15/06/2010 - Watch the live webcast: http://www.fao.org/webcast/
Farm commodity prices have fallen from their record peaks of two years ago but are unlikely to drop back to their average levels of the past decade, according to the annual joint report from the OECD and the UN Food and Agriculture Organization (FAO).
The OECD-FAO Agricultural Outlook 2010-19 sees average wheat and coarse grain prices over the next 10 years between 15-40 percent higher in real terms (adjusted for inflation) than their average levels during the 1997-2006 period. Real prices for vegetable oils are expected to be more than 40 percent higher. Dairy prices are projected to be on average between 16-45 percent higher.
Real commodity prices to remain below recent peaks but
well above previous decade
well above previous decade
Rises in livestock prices over the next 10 years are expected to be less marked on the whole, although world demand for meat is climbing faster than for other farm commodities as increasing wealth among some sections of the population in emerging economies alters dietary habits.
Sustained economic growth in emerging markets is an important factor underpinning growing demand and higher prices. Continued expansion of biofuel output – often to meet government targets – will also create additional demand for wheat, coarse grains, vegetable oils and sugar. Increasingly, higher production costs add upward pressure on prices, particularly where energy is used intensively.
Growth in food production likely to meet future demand
The Outlook sees global agriculture output growing more slowly over the next decade than in the past 10 years but nevertheless remains on track with previous estimates to meet the 70 percent increase in world food production required to meet the market demand of estimated population levels in 2050. Brazil is by far the fastest growing agricultural producer, with output expected to rise by more than 40 percent between now and 2019. Production growth is also expected to be well above 20 percent in China, India, the Russian Federation and Ukraine.
The report adds that although the world produces enough to feed its population, recent price spikes and the economic crisis have contributed to a rise in hunger and food insecurity. About one billion people are now estimated to be undernourished. The Outlook argues that agricultural production and productivity will need to be stepped up, while a well functioning, rules-based trading system will be crucial to fair competition and to ensure that food can move from surplus to deficit production areas.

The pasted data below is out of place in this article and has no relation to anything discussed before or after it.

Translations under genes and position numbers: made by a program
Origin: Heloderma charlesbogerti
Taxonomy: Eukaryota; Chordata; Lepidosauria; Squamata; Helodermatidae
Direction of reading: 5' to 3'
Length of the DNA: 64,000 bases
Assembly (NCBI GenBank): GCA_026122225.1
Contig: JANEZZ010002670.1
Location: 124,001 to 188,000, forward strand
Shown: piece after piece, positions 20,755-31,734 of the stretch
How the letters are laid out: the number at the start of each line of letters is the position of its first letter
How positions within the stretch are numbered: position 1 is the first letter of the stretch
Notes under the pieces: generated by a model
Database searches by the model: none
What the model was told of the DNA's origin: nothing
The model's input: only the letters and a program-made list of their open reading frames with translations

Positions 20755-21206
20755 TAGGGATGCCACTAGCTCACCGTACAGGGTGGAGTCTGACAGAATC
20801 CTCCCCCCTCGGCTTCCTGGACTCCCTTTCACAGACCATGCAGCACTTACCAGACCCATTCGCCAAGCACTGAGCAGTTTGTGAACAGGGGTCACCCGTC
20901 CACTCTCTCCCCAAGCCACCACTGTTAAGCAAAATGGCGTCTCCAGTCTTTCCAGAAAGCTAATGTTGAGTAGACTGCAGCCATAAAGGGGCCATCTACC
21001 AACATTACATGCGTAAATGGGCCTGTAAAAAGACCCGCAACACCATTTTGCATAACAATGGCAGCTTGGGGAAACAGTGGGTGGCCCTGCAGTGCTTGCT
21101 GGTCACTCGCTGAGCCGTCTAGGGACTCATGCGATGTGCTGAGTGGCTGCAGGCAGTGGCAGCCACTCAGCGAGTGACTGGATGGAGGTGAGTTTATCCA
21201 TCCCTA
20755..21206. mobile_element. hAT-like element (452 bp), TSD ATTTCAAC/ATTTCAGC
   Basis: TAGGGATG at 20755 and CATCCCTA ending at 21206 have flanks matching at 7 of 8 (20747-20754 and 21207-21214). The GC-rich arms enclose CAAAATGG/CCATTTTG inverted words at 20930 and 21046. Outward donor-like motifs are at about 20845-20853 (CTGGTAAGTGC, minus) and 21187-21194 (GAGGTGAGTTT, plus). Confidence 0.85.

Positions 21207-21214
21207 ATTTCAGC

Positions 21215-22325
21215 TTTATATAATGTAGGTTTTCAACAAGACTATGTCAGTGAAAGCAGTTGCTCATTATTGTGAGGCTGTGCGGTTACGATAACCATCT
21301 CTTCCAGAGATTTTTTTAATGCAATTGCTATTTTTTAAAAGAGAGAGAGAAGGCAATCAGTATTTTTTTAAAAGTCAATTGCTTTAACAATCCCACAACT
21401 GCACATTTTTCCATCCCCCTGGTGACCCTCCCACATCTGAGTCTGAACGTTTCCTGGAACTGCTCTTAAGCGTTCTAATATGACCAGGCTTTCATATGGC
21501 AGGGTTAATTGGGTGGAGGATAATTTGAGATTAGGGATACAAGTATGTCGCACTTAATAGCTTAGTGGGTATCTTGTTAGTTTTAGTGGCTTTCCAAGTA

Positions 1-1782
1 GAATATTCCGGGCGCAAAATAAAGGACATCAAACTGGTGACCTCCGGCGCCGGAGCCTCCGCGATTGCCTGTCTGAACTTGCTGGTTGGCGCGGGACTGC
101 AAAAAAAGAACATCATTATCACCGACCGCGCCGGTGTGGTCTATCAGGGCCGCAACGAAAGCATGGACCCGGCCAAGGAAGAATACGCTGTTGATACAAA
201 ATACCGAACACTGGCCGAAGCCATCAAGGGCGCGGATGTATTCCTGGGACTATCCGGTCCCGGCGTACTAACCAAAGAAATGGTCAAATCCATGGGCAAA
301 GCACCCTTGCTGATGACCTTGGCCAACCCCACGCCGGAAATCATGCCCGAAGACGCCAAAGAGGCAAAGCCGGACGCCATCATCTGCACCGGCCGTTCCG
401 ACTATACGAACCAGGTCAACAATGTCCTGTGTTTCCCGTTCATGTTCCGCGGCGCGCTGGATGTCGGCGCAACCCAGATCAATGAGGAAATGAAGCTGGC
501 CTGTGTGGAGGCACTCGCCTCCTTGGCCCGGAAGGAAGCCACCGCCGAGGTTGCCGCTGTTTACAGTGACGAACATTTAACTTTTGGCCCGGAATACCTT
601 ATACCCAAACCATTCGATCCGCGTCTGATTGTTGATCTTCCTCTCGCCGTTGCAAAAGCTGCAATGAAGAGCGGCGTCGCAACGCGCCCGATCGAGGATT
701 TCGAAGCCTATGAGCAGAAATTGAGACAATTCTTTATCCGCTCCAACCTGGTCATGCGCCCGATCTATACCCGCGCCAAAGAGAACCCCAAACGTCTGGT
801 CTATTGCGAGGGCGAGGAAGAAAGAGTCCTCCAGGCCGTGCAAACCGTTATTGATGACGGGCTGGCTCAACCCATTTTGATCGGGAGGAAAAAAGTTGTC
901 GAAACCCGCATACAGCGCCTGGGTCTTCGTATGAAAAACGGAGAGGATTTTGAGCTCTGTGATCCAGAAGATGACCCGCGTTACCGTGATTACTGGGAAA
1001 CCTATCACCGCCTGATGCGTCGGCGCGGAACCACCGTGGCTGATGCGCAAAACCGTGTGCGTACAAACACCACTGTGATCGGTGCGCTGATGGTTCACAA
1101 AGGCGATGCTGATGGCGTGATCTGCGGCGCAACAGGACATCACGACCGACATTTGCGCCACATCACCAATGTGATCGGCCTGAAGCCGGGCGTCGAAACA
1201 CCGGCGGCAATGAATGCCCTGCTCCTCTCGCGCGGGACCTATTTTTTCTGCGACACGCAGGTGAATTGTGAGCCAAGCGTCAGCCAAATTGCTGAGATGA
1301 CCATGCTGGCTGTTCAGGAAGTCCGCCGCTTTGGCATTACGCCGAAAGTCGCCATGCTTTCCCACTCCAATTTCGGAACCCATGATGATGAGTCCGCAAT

Retail food prices initially remained high in many countries even after world commodity prices had fallen in the wake of the price surge of 2007-08. As commodity prices fell, the contribution of food price increases to inflation fell sharply in 2009 in OECD countries but remained a key factor in some developing and emerging economies. Higher food costs, if sustained, will undermine food security, especially for the poor who spend a significant share of their budgets on food.
Price volatility is a key concern of policy-makers as the recent shocks – production shortfalls and surpluses, low and high stock levels, oil price fluctuations, the global economic recession – have unsettled agricultural commodity markets.
However, the Outlook says that while short term price volatility is now high, the evidence is inconclusive as to whether it has changed over the long run for major food crops. The report adds that the extent to which world price fluctuations are transmitted to domestic markets varies markedly across countries. Price transmission depends on a country’s integration in world markets, its infrastructure and, often most importantly, its trade and agriculture policies.
Presenting the Outlook in Rome with FAO Director-General Jacques Diouf, the OECD’s Secretary-General, Angel Gurría, said: “The agriculture sector has shown resilience to recent price shocks and the economic downturn. On the whole, this year’s outlook is cautiously more positive than in recent years. But going forward, governments should implement measures to ensure that farmers have at their disposal better tools to manage future risks, such as production contracts, insurance schemes and futures markets.”
Jacques Diouf agreed, warning that: “The role of developing countries in international markets is growing quickly, and as their impact grows, their policies also have an increasing bearing on conditions in global markets.” He added, “This makes their role and contribution to global policy issues critical. Policy discussions must be global in scope and we need to improve the framework for such exchange of views. “He noted in this regard the ongoing reform of the Committee on World Food Security (CFS) which aims to strengthen the Committee considerably, making it a global platform for policy convergence and the coordination of expertise and action in the fight against hunger and malnutrition in the world.
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